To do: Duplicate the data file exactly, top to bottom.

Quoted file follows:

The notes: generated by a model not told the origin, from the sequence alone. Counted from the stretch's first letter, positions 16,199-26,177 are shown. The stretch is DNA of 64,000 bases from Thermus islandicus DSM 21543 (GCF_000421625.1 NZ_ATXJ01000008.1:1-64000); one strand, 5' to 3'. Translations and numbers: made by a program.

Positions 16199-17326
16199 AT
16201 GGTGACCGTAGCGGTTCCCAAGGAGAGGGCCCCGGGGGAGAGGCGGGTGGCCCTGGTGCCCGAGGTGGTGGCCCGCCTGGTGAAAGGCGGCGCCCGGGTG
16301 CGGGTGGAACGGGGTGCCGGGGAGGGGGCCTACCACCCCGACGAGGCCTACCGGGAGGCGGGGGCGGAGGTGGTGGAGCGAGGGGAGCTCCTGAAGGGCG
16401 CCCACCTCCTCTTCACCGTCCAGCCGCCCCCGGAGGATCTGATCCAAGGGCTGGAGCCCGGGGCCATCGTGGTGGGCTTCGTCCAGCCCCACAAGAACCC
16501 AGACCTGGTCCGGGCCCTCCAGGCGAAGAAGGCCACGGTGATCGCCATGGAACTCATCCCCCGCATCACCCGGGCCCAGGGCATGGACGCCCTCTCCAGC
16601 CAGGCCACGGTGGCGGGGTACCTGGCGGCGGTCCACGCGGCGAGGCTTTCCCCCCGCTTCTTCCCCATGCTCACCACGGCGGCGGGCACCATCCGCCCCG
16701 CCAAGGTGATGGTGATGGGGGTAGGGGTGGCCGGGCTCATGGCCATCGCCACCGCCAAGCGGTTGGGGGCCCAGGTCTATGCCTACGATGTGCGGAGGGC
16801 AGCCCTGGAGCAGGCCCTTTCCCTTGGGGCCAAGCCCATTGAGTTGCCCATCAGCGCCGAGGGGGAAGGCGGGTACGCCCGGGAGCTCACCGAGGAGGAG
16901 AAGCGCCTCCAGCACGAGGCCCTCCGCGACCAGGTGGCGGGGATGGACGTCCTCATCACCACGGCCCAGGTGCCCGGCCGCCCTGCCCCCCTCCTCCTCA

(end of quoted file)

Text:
The notes: generated by a model not told the origin, from the sequence alone. Counted from the stretch's first letter, positions 16,199-26,177 are shown. The stretch is DNA of 64,000 bases from Thermus islandicus DSM 21543 (GCF_000421625.1 NZ_ATXJ01000008.1:1-64000); one strand, 5' to 3'. Translations and numbers: made by a program.

Positions 16199-17326
16199 AT
16201 GGTGACCGTAGCGGTTCCCAAGGAGAGGGCCCCGGGGGAGAGGCGGGTGGCCCTGGTGCCCGAGGTGGTGGCCCGCCTGGTGAAAGGCGGCGCCCGGGTG
16301 CGGGTGGAACGGGGTGCCGGGGAGGGGGCCTACCACCCCGACGAGGCCTACCGGGAGGCGGGGGCGGAGGTGGTGGAGCGAGGGGAGCTCCTGAAGGGCG
16401 CCCACCTCCTCTTCACCGTCCAGCCGCCCCCGGAGGATCTGATCCAAGGGCTGGAGCCCGGGGCCATCGTGGTGGGCTTCGTCCAGCCCCACAAGAACCC
16501 AGACCTGGTCCGGGCCCTCCAGGCGAAGAAGGCCACGGTGATCGCCATGGAACTCATCCCCCGCATCACCCGGGCCCAGGGCATGGACGCCCTCTCCAGC
16601 CAGGCCACGGTGGCGGGGTACCTGGCGGCGGTCCACGCGGCGAGGCTTTCCCCCCGCTTCTTCCCCATGCTCACCACGGCGGCGGGCACCATCCGCCCCG
16701 CCAAGGTGATGGTGATGGGGGTAGGGGTGGCCGGGCTCATGGCCATCGCCACCGCCAAGCGGTTGGGGGCCCAGGTCTATGCCTACGATGTGCGGAGGGC
16801 AGCCCTGGAGCAGGCCCTTTCCCTTGGGGCCAAGCCCATTGAGTTGCCCATCAGCGCCGAGGGGGAAGGCGGGTACGCCCGGGAGCTCACCGAGGAGGAG
16901 AAGCGCCTCCAGCACGAGGCCCTCCGCGACCAGGTGGCGGGGATGGACGTCCTCATCACCACGGCCCAGGTGCCCGGCCGCCCTGCCCCCCTCCTCCTCA